(Left-Right): Austin Wang, Charlene Rocimo, Patrick Rim, Therese Dinoso, Maria Balajadia, Kim Lim, Jennifer Nordbye, William Phillips, Eun Ah, Cho.
Kapono Chang, DO: University of Hawaii, Mililani, Hawaii - Family Medicine
Elizabeth Denisova, DO: Good Samaritan Hospital Medical Center,West Islip, New York - Obstetrics and Gynecology
Gladys B. Devano, DO: University of Hawaii, Mililani, Hawaii - Family Medicine
Manpreet Sidhu, DO: Las Palmas del Sol Healthcare, El Paso, Texas - Internal Medicine
The Commission on Osteopathic College Accreditation of the American Osteopathic Association granted provisional accreditation in September 2006, to A.T. Still University - School of Osteopathic Medicine in Arizona and the school's inaugural class of 107 students began classes in Fall 2007. The school's unique curriculum and teaching methods emphasize cutting-edge technology and individualized, active, self-directed learning. In addition, students spend three of their four years of training in community health centers (CHC) located in underserved communities across the country.
Students’ education in years two through four is based at one of the 11 select Community Campuses across the country. Waianae Coast Comprehensive Health Center, based in Waianae, HI is one of them. Since September of 2008, WCCHC has welcomed ATSU students.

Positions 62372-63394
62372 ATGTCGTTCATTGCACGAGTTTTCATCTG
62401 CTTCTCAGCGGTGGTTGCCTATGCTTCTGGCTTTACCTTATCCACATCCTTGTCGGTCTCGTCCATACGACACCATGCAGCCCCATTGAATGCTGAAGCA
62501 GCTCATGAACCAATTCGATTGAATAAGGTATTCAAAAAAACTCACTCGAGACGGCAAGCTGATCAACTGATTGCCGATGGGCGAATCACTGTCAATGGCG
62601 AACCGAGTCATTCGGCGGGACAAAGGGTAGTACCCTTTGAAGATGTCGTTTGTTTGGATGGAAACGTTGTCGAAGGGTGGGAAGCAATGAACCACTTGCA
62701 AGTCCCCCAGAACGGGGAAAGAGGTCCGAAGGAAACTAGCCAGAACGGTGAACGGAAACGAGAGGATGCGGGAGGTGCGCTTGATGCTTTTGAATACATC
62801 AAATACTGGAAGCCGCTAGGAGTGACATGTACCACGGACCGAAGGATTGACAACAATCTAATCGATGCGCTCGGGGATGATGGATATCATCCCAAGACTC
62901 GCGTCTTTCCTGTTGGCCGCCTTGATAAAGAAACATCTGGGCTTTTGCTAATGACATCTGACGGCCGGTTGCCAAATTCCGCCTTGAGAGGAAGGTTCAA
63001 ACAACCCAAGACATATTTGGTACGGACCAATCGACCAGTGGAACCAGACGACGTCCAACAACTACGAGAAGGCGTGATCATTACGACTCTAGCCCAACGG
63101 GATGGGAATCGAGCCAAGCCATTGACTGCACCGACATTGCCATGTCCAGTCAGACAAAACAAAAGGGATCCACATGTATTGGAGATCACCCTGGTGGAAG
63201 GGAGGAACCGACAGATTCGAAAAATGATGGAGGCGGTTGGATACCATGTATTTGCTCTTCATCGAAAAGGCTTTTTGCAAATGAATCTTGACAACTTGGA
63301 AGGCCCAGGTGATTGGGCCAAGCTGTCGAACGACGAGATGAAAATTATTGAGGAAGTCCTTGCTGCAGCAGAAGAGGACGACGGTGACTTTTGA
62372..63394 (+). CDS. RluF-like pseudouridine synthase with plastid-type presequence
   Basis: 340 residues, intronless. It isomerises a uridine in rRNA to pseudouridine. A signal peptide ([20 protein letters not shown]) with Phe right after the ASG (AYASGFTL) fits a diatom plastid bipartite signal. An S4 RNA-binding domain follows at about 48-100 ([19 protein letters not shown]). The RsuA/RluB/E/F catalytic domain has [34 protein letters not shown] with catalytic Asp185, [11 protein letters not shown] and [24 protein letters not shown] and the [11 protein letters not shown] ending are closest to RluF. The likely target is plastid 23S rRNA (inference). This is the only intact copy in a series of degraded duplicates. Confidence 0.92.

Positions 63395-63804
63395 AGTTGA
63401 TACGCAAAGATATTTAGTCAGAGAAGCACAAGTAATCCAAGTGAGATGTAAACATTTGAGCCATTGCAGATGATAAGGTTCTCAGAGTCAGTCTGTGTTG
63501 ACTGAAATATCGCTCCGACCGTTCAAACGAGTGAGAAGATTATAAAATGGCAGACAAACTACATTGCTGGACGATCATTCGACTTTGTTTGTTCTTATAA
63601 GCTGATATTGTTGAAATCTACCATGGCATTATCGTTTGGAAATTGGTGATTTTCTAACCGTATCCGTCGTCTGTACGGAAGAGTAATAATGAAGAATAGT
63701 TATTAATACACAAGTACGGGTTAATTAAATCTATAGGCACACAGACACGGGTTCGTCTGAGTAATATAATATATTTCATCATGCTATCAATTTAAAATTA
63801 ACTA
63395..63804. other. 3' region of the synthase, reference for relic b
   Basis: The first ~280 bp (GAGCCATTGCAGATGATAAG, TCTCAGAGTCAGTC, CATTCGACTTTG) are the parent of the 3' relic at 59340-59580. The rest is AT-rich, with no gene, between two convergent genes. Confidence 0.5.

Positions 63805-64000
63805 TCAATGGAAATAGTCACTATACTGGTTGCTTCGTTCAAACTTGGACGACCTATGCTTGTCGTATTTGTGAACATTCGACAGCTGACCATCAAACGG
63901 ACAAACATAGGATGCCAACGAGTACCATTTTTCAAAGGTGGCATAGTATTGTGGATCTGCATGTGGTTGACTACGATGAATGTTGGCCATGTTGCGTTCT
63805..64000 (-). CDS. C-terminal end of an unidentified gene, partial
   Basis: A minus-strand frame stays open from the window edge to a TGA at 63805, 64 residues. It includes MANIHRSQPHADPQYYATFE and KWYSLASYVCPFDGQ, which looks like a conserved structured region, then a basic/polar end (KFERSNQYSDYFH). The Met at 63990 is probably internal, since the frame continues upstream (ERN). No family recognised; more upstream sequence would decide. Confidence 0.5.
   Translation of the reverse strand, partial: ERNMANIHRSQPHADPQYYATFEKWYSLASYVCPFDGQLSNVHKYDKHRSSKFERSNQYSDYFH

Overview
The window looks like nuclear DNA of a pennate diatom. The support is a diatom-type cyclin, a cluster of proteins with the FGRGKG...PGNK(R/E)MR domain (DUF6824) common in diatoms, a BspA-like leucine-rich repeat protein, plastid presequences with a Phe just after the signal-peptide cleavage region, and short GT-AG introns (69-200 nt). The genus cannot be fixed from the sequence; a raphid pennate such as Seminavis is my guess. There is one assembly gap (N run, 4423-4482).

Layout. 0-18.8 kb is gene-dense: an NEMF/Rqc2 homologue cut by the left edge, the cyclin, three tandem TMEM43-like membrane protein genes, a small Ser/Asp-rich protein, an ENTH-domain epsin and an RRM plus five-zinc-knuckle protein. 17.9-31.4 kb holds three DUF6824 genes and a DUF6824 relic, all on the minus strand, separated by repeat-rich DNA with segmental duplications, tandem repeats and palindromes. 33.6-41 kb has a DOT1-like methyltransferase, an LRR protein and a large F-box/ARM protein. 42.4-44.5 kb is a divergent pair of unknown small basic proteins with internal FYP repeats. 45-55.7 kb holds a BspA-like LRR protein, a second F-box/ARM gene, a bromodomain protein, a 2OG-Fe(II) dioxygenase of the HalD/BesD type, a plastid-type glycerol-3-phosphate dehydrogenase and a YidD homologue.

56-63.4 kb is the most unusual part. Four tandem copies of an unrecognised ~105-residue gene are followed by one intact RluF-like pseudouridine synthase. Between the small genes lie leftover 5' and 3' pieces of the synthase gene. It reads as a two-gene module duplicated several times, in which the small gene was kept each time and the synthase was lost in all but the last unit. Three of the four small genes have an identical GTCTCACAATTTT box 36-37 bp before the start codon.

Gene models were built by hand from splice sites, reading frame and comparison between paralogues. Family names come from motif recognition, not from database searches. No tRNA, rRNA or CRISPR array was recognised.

After completing the first year in Mesa, Arizona, the second year is spent at the CHC learning in small group settings, learning additional clinical presentations, observing patient care, and gaining an understanding of the local health system and community health practices.
Third- and fourth-year students will complete their clinical rotations at the WCCHC campuses, associated hospitals, as well as with affiliated healthcare providers and at select healthcare institutions. Osteopathic principles and practices are integrated throughout the curriculum, and the osteopathic manipulative treatment program is designed for primary care applications. This provides distinctive training in the value of healing touch in patient care.